The Centre for Solar Energy and Hydrogen Research Baden-Wüttemberg (ZSW) has developed an efficient and affordable process to capture CO2 from the atmosphere for use as a feedstock.
The research is part of the CORAL project, an acronym made up of the German words for CO2 as an airborne resource, is supported with a €755,000 grant from The Federal Ministry of Education and Research.
The CORAL project aims to readdress previously used methods of capturing CO2 from the air, which exclusively rely on electricity for power, a less efficient and less economical method.
“We use a chemical that binds with CO2 and is soluble in water to extract CO2 from the air – that is, to separate it from nitrogen and oxygen. When air is blown through this solution, the CO2 remains suspended and can be released again later,” said Dr. Ulrich Zuberbühler, Deputy Head of the ZSW’s Regenerative Energy Sources and Processes division.
To end this, scientists have developed a process that involves scrubbing with an aqueous solution and subsequent CO2 desorption. The researchers use electrical power to blow through the scrubber.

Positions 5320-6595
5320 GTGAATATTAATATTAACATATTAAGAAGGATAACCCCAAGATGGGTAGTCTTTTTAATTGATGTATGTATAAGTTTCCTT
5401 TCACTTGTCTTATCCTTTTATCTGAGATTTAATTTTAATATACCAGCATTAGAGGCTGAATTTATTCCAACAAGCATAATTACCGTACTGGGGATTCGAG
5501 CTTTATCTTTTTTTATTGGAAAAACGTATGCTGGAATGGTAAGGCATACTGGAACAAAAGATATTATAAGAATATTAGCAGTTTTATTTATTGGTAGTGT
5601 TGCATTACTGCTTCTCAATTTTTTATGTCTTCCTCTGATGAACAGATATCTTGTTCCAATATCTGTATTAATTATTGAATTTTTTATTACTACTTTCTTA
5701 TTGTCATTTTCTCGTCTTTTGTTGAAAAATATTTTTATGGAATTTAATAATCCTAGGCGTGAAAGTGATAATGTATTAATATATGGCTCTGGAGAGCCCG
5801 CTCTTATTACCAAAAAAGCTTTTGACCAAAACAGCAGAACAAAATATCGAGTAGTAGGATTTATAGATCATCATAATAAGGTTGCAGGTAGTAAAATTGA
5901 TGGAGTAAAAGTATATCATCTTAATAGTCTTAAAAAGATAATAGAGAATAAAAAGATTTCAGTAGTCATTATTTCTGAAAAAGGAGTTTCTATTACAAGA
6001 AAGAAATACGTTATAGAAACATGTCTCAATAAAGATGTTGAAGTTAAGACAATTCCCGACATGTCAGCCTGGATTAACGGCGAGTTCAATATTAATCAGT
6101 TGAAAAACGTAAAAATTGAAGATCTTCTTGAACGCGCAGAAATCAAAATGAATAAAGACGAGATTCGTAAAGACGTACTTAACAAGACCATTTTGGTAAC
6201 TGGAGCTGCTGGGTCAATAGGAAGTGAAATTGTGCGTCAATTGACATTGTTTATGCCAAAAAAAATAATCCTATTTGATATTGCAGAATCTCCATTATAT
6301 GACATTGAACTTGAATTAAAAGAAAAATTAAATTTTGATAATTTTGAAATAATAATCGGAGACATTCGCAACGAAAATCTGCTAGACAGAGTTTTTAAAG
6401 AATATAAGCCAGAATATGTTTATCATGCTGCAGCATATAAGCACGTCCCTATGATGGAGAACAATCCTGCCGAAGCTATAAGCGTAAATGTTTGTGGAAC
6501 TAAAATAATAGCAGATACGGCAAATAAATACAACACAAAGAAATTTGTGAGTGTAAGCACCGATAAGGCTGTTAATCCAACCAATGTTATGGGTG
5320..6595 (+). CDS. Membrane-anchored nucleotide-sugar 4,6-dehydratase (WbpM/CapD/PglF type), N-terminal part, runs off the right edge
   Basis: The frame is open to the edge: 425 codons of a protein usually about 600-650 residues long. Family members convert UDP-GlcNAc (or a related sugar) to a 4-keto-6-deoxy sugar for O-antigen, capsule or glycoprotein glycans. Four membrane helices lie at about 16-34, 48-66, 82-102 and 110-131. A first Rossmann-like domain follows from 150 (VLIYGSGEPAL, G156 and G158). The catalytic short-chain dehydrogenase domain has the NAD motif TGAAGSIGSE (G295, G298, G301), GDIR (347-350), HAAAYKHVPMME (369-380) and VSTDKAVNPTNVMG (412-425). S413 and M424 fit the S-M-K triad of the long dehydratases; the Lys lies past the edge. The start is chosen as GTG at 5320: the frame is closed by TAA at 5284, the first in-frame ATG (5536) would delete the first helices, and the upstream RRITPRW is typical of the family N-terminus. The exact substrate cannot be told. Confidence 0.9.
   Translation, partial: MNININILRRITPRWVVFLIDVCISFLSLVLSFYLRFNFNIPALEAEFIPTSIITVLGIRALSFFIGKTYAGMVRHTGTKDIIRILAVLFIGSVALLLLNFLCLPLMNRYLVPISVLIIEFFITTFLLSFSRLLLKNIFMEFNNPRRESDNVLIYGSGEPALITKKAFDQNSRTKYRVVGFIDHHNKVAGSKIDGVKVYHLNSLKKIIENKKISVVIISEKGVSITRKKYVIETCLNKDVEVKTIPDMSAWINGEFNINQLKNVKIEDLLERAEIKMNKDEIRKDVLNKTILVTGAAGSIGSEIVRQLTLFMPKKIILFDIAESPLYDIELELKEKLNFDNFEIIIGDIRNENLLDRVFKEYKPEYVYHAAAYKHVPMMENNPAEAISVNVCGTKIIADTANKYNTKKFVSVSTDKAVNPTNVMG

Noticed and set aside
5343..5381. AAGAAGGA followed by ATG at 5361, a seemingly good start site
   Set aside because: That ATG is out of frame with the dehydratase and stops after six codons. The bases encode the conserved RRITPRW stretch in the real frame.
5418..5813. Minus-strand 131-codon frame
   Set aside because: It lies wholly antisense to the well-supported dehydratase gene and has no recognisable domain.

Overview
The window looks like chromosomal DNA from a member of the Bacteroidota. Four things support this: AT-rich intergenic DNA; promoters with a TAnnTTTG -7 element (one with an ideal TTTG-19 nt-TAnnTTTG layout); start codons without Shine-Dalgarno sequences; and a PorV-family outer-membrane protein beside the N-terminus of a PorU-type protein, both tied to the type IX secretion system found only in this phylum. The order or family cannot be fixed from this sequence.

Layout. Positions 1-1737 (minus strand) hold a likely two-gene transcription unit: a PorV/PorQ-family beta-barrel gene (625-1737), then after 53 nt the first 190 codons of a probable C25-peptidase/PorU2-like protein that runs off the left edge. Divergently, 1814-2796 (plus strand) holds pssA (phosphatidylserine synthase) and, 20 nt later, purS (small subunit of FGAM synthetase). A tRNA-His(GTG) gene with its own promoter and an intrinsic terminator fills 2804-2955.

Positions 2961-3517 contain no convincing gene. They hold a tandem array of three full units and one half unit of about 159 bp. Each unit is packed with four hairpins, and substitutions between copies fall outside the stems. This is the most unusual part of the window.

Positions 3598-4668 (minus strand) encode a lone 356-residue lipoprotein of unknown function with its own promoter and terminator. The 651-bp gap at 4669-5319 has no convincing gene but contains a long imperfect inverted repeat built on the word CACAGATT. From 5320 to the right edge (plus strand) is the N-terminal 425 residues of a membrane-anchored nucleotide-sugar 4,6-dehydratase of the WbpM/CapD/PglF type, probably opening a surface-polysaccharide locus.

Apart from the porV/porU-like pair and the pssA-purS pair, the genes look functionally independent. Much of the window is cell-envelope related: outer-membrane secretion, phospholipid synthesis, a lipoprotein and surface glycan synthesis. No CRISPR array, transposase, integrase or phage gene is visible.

The waste heat produced by electrolysis and a methanation unit such as a power-to-gas plant then serves to expel the CO2 from the solution. The final step of the process cuts the energy consumption and costs.
It takes four to five kilowatt hours of waste heat and only one to two kilowatt hours of electricity to filter a cubic meter of CO2 out of the air. Without the energy from the waste heat, this would require around three times as much electricity.
The reused waste heat brings the process’s costs down to a level that could compete with these incurred by commercial CO2 suppliers, which extract CO2 mostly from fossil sources.
“CO2 extraction is a very interesting option when using vast amounts of electricity to produce e-fuels – that is, electricity-based regenerative fuels – in places like Chile and Australia that have excellent solar and wind conditions, but lack extensive power grids or sources of concentrated CO2,” said Zuberhühler.
The ZSW is collaborating with the University of Stuttgart’s Institute of Polymer Chemistry (IPOC) and the Heidelberg Institute for Energy and Environmental Research (ifeu) in the CORAL project.
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